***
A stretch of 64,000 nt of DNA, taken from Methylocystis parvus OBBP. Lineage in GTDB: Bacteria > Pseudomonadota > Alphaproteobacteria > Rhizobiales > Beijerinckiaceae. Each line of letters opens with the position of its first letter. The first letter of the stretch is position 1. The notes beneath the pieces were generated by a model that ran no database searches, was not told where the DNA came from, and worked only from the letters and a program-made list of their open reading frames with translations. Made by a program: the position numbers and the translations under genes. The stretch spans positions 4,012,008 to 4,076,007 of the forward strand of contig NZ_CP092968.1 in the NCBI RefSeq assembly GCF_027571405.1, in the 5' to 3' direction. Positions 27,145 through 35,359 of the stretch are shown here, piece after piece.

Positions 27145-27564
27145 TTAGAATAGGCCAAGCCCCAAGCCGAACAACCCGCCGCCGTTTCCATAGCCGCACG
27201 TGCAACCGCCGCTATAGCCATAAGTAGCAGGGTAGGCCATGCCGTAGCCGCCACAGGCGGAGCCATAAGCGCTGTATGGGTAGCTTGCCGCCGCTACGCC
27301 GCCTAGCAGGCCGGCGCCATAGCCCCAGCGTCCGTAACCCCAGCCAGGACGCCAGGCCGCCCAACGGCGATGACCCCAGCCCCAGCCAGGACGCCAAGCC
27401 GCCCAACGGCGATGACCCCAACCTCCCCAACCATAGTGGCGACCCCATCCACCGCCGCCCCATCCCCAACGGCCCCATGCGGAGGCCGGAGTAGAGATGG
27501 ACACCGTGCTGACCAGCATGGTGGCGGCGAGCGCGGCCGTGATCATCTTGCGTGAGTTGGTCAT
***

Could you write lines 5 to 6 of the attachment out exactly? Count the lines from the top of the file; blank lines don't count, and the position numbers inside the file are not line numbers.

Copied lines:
27301 GCCTAGCAGGCCGGCGCCATAGCCCCAGCGTCCGTAACCCCAGCCAGGACGCCAGGCCGCCCAACGGCGATGACCCCAGCCCCAGCCAGGACGCCAAGCC
27401 GCCCAACGGCGATGACCCCAACCTCCCCAACCATAGTGGCGACCCCATCCACCGCCGCCCCATCCCCAACGGCCCCATGCGGAGGCCGGAGTAGAGATGG